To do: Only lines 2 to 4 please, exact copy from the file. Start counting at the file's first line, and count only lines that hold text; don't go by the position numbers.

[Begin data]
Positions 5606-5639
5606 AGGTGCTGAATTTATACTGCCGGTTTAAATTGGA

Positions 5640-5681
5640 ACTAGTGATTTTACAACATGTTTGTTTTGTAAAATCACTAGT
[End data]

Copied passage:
5606 AGGTGCTGAATTTATACTGCCGGTTTAAATTGGA

Positions 5640-5681
5640 ACTAGTGATTTTACAACATGTTTGTTTTGTAAAATCACTAGT